Thursday, October 15, 2020

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Best Actor: 1931-32, Day Twelve

Norma Shearer presented the award for Best Actor - and to go by Inside Oscar, it was an exciting way to present it. She did the nominees, then the winner was revealed via an audio clip from their performance as the star's photograph was projected behind Norma. Fredric March accepted...and then some time later, the ballot-counters realized that there was only a three point difference between two of the nominees. According to the rules of the time, that meant...A TIE!

Wallace Beery went up a little late, but he accepted his Best Actor trophy. It was the first of only six times this happened, and the first of only twice in the acting categories. Beery and March had just adopted children, so March made a joke about them winning for "best male performance," ha-ha. The third nominee, Alfred Lunt, probably would've felt crunchy about it had he cared. He and his wife Lynn Fontanne were both up for Academy Awards for The Guardsman, recreating their hit stage roles; both also declined MGM contracts so that they could return to treading the boards in New York.

The nominees:

Wallace Beery as Andy "The Champ" Purcell
The Champ
second and final nomination

He's effective enough as the palooka with no other skills besides boxing and gambling. Beery actually underplays more than I expected, though it's a choice which often allows screen son Jackie Cooper to walk off with the picture. What counts is that you believe him: he wins your sympathy, earns your frustration, and wrings tears without overdoing it.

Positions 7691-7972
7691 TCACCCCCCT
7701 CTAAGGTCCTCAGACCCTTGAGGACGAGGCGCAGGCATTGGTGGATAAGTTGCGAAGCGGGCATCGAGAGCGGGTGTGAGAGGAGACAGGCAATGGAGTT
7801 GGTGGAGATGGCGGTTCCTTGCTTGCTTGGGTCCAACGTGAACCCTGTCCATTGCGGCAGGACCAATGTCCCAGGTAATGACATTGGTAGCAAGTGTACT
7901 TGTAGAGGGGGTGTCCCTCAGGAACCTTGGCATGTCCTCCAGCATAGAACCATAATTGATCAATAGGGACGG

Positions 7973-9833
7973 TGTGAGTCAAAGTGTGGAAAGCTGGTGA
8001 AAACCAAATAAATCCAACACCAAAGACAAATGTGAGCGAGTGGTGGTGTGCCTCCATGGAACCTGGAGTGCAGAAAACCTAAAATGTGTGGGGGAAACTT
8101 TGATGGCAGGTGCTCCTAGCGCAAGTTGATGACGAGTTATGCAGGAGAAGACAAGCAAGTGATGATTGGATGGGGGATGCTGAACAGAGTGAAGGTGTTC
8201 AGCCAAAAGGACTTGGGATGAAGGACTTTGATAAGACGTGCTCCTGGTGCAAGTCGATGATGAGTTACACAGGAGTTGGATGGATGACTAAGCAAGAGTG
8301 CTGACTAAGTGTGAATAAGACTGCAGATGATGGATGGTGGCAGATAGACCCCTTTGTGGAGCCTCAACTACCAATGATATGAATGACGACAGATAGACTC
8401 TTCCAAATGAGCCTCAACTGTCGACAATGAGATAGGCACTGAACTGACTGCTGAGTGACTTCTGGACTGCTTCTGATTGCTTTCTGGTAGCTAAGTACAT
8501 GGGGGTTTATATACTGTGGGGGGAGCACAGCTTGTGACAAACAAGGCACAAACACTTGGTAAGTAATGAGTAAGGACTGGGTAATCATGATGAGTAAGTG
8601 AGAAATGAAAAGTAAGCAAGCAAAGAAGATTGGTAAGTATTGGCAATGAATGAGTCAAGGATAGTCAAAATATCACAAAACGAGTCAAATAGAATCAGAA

Alfred Lunt as The Actor
The Guardsman
first and only nomination

Lunt, meanwhile, absolutely overdoes it in his comic turn as an actor testing his wife's fidelity - and that's the point! He's hilarious as a man who is always "on," unable to resist chewing the scenery even as he thinks himself merely observing clandestinely - what's the point of "disappearing" into a role if no one recognizes you to give credit? A riotous scalping of thespian egos.

Fredric March as Dr. Henry Jekyll / Mr. Edward Hyde
Dr. Jekyll and Mr. Hyde
second of five nominations

He finds the Hyde within Jekyll early on through Henry's impassioned condescension towards the bigwigs who won't accept his theories or modern ways - resentment, anger, and desire, all waiting to be unleashed. When it is, it's horrific, and March works to make sure it's not just the makeup doing the heavy lifting. A full body-and-soul performance.


And as you can see above, I still, technically, have a tie, even without Beery! But if I were voting, I'd only be able to check one box. And that box belongs to:


Tomorrow, the nominees for Best Actress: Marie Dressler in Emma, Lynn Fontanne in The Guardsman, and Helen Hayes in The Sin of Madelon Claudet

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